I went on the internet – as you do – and couldn’t believe my eyes when I read stories about IUDs making a hole in the uterus and then migrating to other parts of the body. I needed to be sure it was out and insisted my doctor send me for an x-ray. She told me not to bother, but luckily I persisted because my instincts were right, the Mirena was still in my body but in the wrong place. It was near my bowel.

Into surgery

I went into hospital a few days later for surgical removal by my obstetrician who warned me they might not actually be successful. Thankfully, the laparoscopy did recover the Mirena, which they found wrapped up in my bowel tissue. To my relief, the hole in my uterus had also healed over. My OB said the statistics state the odds of this happening are as small as 1 in 1,000, but he believed it may be higher than this, with some women walking around unaware their Mirena has moved. Well that’s a bit worrying isn’t it?

contraceptive IUDs

Hormonal IUDs like the Mirena look similar to copper IUDs (device on the right)

Getting angry

I was so angry with my doctor and the clinic. How could I not have been properly informed of the risks? I jumped online to find out more and was utterly astounded when I saw how many negative stories there were out there for this ‘magical contraception’. It turns out I was actually one of the lucky ones.

In many of these travelling Mirena cases the IUD actually embeds itself in the uterine wall, which will usually result in a hysterectomy. If that had happened to me, I would never have been able to have my beautiful third baby (we decided to try and fall pregnant straight after the IUD was removed and were fortunate enough to be successful).

Even more bad news

The more I dug the more I found. Perforation or ineffective issues aside, there were a TON of other possible negative side effects listed on the actual manufacturer’s website such as:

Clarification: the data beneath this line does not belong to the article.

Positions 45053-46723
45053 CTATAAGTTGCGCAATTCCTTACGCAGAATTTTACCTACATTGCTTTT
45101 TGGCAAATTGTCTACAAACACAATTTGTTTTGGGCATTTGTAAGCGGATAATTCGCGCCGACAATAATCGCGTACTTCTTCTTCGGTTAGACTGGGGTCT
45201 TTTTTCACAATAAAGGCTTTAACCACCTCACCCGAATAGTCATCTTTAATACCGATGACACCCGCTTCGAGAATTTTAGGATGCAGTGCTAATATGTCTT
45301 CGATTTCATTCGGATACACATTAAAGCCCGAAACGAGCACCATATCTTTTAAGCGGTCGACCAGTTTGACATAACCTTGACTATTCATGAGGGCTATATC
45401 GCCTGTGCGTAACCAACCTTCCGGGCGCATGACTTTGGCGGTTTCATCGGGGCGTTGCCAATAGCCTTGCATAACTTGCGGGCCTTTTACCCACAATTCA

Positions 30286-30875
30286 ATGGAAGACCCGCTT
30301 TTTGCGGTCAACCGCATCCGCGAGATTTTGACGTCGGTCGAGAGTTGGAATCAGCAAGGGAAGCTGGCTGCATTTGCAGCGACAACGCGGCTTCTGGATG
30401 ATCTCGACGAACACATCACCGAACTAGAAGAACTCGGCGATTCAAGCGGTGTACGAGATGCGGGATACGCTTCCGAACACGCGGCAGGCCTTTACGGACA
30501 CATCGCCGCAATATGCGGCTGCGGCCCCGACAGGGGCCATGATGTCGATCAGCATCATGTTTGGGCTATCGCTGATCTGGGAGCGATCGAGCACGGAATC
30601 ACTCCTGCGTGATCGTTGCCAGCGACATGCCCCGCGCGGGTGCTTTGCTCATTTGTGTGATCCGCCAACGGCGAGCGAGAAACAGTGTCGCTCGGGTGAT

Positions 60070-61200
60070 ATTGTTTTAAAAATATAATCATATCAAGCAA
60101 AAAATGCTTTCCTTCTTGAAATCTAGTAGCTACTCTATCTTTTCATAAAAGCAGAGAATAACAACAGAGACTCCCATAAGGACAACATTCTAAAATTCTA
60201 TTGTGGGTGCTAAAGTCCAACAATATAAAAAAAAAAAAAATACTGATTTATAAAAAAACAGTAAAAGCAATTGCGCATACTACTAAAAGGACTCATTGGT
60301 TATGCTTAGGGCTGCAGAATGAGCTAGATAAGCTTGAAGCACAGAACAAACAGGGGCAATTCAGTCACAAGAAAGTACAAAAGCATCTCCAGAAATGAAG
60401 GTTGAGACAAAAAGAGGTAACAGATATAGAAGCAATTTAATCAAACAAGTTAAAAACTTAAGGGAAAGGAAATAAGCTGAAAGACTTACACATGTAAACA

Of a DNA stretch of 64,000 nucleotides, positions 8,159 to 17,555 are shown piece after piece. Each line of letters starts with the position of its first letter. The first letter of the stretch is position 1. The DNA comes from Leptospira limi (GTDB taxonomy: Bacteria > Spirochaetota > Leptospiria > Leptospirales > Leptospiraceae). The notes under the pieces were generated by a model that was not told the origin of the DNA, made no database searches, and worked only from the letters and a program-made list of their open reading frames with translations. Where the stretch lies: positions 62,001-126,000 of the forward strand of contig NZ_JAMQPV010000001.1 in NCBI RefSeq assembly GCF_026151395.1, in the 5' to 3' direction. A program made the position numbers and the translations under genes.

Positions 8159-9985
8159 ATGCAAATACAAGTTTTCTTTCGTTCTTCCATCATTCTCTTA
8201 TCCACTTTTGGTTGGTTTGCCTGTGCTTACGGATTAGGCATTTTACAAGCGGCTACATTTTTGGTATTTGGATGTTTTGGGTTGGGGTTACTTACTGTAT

• Pelvic Inflammatory Disease – which can cause infertility, ectopic pregnancy and ongoing pelvic pain
  • Sepsis – a life-threatening infection
  • Ovary cysts
  • Depression
  • Weight gain
  • Heavy bleeding
  • Anemia
  • Hair loss
  • Pain during intercourse
  • Miscarriage, infection or death – in the rare circumstance that pregnancy continues

Please, think twice

Even if you have twenty friends who love their Mirena please reconsider getting one – is it really worth the risk? Are condoms or the Pill that bad? I really wish that I had been more informed of the risks and done my own research, because unfortunately doctors aren’t aware of just how many issues they can create and therefore recommend it regularly – particularly to women with endometriosis because it can prevent periods.

If you do go ahead with the Mirena, be sure to trust your instincts and not just your doctor – I knew something was wrong and I was right. If any negative health issues do occur after it’s inserted (even if they’re gradual), please don’t ignore them and see a medical professional immediately.

Have you experienced any problems with the Mirena or a similar contraception?

*This post was written anonymously due to the sensitive and personal nature of the topic.